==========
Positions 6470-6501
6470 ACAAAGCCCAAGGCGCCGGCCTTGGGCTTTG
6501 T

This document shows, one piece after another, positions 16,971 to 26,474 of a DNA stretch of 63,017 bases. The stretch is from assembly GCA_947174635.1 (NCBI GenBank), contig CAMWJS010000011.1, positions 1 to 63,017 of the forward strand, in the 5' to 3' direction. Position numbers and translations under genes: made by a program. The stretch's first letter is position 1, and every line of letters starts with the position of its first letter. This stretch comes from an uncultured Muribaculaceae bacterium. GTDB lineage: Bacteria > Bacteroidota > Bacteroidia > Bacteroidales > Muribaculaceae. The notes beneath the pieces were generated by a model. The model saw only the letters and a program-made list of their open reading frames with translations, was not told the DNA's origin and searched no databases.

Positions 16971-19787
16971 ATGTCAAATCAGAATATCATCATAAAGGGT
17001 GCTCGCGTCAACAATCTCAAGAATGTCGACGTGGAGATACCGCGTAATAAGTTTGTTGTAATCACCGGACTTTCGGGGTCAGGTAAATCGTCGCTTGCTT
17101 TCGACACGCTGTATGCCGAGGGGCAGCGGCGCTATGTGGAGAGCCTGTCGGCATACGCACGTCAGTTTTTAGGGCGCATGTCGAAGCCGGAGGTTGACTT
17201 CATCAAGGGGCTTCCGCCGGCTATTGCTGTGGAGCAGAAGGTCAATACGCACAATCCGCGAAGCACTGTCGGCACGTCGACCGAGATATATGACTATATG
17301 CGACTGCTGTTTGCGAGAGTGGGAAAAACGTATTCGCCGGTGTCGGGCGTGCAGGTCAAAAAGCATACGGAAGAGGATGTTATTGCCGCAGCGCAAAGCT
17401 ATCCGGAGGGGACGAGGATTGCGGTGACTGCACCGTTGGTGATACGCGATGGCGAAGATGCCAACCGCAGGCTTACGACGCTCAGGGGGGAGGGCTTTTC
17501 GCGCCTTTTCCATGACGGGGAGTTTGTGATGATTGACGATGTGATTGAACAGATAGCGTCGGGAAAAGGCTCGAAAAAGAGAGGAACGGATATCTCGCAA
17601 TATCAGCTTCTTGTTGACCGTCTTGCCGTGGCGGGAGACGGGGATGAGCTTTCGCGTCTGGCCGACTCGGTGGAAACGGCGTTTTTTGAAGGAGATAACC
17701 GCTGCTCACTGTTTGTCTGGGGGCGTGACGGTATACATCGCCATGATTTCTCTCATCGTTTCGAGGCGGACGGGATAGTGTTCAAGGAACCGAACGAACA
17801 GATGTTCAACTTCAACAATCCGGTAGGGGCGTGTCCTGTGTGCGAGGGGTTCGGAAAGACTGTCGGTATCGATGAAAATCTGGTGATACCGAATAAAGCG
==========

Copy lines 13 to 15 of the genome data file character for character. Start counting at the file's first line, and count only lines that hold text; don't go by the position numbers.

17601 TATCAGCTTCTTGTTGACCGTCTTGCCGTGGCGGGAGACGGGGATGAGCTTTCGCGTCTGGCCGACTCGGTGGAAACGGCGTTTTTTGAAGGAGATAACC
17701 GCTGCTCACTGTTTGTCTGGGGGCGTGACGGTATACATCGCCATGATTTCTCTCATCGTTTCGAGGCGGACGGGATAGTGTTCAAGGAACCGAACGAACA
17801 GATGTTCAACTTCAACAATCCGGTAGGGGCGTGTCCTGTGTGCGAGGGGTTCGGAAAGACTGTCGGTATCGATGAAAATCTGGTGATACCGAATAAAGCG